The fight started out hotly contested, and the intensity never let up. Vargas seemed to win the first two rounds, but by the fourth round, Miura seemed to pull ahead, scoring a knock-down and fighting with a lot of confidence. After brawling the first four rounds, Miura appeared to settle into a more technical approach. Rounds 5 and 6 saw the pendulum swing back towards Vargas, as he withstood Miura’s rush to open the fifth round and the sixth round saw both men exchanging hard punches.

The big swinging continued, and though Vargas likely edged Miura in rounds 5 and 6, Vargas’ face was cut in at least two spots and Miura started to assert himself again in rounds 7 and 8. Miura was beginning to grow in confidence while it appeared that Vargas was beginning to slow down, and Miura appeared to hurt Vargas at the end of the 8th round.

Vargas turned the tide again at the start of the ninth round, scoring a knock down with an uppercut and a straight right hand that took Miura’s legs and sent him to the canvas. Purely on instinct, Miura got back up and continued to fight, but Vargas was landing frequently and with force. Referee Tony Weeks stepped in to stop the fight at the halfway point of round 9 as Miura was sustaining a barrage of punches.

Miura still had a minute and a half to survive if he was going to get out of the round, and it was clear that he was not going to stop fighting.

A back and forth battle of wills between two world championship level fighters, Takashi Miura versus “El Bandido” Vargas wins the 2015 Fight of the Year.



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Jan 9 in Germany – Feigenbutz and De Carolis To Settle Score



This coming Saturday, January 9th, the stage is set at the Baden Arena in Offenburg, Germany for a re-match between Vincent Feigenbutz and Giovanni De Carolis. The highly anticipated re-match is set to air on SAT.1 in Germany, and Feigenbutz will once again be defending his GBU and interim WBA World titles at Super Middleweight.

The first meeting between the two was less than three months ago, on October 17th and that meeting saw Feigenbutz controversially edge De Carolis on the judge’s cards by scores of (115-113, 114-113 and 115-113). De Carolis scored a flash knock down in the opening round, and he appeared to outbox Feigenbutz in the early going, but the 20 year old German champion came on in the later rounds.

The first bout is described as one of the most crowd-pleasing bouts of the year in Germany, and De Carolis and many observers felt that the Italian had done enough to win.

De Carolis told German language website RAN.DE that he was more prepared for the re-match, and that due to the arrogance Feigenbutz displayed in the aftermath of the first fight, he was confident that he had won over some of the audience. Though De Carolis fell short of predicting victory, he promised a re-vamped strategy tailored to what he has learned about Feigenbutz, whom he termed immature and inexperienced.

The stage is set for Feigenbutz vs De Carolis 2, this Saturday January 9th in Offenburg, Germany. If you can get to the live event do it, if not you have SAT.1 in Germany airing the fights, and The Boxing Channel right back here for full results.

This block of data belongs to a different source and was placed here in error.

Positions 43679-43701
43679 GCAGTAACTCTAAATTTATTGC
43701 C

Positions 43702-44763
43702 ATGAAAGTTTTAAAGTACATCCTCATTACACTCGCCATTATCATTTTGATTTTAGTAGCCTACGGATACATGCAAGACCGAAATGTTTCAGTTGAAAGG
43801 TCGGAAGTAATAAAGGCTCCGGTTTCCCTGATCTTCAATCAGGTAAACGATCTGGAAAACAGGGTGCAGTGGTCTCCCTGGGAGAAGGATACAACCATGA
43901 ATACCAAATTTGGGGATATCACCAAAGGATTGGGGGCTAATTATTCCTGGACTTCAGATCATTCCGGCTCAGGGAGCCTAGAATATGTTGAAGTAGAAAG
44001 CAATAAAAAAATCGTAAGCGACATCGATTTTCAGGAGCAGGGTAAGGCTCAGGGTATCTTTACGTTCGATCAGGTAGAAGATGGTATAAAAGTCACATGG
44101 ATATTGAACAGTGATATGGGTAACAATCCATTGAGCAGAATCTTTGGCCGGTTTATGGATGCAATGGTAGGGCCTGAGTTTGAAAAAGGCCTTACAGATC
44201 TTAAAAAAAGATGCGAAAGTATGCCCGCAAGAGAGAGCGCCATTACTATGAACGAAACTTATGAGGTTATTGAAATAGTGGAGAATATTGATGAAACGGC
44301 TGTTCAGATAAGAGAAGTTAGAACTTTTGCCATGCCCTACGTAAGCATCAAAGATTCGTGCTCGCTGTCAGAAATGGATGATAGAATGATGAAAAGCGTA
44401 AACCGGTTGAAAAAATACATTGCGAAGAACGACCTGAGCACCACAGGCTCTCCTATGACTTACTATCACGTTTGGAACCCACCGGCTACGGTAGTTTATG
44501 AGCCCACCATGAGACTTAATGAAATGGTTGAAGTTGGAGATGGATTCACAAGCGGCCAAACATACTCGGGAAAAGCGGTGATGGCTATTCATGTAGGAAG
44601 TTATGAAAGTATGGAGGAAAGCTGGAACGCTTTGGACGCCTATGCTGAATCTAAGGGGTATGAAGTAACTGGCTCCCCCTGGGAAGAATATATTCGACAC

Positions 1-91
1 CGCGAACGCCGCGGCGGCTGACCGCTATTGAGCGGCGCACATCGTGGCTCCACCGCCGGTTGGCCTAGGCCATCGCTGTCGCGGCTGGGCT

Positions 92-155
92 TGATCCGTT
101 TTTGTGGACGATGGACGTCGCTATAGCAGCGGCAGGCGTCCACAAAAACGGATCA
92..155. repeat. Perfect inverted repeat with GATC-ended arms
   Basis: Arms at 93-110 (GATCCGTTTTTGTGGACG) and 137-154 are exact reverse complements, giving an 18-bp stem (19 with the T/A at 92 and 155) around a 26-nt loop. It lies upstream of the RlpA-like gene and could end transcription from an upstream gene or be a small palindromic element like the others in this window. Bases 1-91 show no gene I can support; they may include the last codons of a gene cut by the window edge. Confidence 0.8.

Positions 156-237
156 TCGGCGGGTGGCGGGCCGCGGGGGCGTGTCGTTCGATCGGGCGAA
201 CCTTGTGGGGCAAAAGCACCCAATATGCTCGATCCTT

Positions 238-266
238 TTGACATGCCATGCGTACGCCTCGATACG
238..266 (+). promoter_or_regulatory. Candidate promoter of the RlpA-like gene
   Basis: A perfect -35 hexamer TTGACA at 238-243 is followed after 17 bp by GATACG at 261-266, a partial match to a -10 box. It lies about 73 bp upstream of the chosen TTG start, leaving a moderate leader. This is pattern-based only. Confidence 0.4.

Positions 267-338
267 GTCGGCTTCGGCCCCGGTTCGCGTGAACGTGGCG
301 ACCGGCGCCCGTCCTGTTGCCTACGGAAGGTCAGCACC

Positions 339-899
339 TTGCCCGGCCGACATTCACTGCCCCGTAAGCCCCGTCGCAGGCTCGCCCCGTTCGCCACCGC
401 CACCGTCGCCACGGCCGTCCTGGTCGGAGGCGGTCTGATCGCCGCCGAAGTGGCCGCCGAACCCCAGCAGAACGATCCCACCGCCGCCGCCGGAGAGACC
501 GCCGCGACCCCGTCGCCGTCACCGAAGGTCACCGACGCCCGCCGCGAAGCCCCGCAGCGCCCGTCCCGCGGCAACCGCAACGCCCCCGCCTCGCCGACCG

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2015 Knock Out of the Year – Saul Alvarez KO’s James Kirkland



On May 9th of 2015, Saul “Canelo” Alvarez delivered a resonant knock-out of James Kirkland on HBO that wins the 2015 KO of the Year.

The knock-out itself came in the third round, after slightly more than two minutes of action. The end came when Alvarez delivered a single, big right hand that caught Kirkland on the jaw and left him flat on his back after spinning to the canvas.Alvarez was clearly the big star heading into the fight. The fight was telecast by HBO for free just one week after the controversial and disappointing Floyd Mayweather Jr. and Manny Pacquiao fight, and Alvarez was under pressure to deliver the type of finish that people were going to talk about. Kirkland was happy to oblige Alvarez, taking it right to Alvarez from the start. Kirkland’s aggression saw him appear to land blows that troubled the young Mexican in the early going. Alvarez played good defense, and he floored Kirkland in the first round, displaying his power and his technique in knocking down an aggressive opponent.

However, Kirkland kept coming at Alvarez and the fight entered the third round with both men working hard and the feeling that the fight would not go the distance. Kirkland continued to move forward, keeping “Canelo” against the ropes and scoring points with a barrage of punches while looking for an opening.

At around the two minute mark, Alvarez landed an uppercut that sent Kirkland to the canvas again. Kirkland got up, but it was clear that he did not have his legs under him. Kirkland was going to try to survive the round, but Alvarez had an opportunity to close out the fight. The question was would he take it?

Alvarez closed in on Kirkland, putting his opponent’s back to the ropes. Kirkland was hurt, but he was still dangerous, pawing with punches and loading up for one big shot.

But it was the big shot “Canelo” threw that ended the night. Kirkland never saw it coming, as he was loading up with a huge right hand of his own. The right Alvarez threw cracked Kirkland in the jaw, and his eyes went blank. His big right hand whizzed harmlessly over the head of a ducking Alvarez, providing the momentum for the spin that left Kirkland prone on the canvas.

Saul “Canelo” Alvarez went on to defeat Miguel Cotto in his second fight of 2015 and he is clearly one of boxing’s biggest stars heading into 2016. On May 9th Alvarez added another reel to his highlight film when he knocked out James Kirkland with the 2015 “Knock Out of the Year”.

Photo by naoki fukuda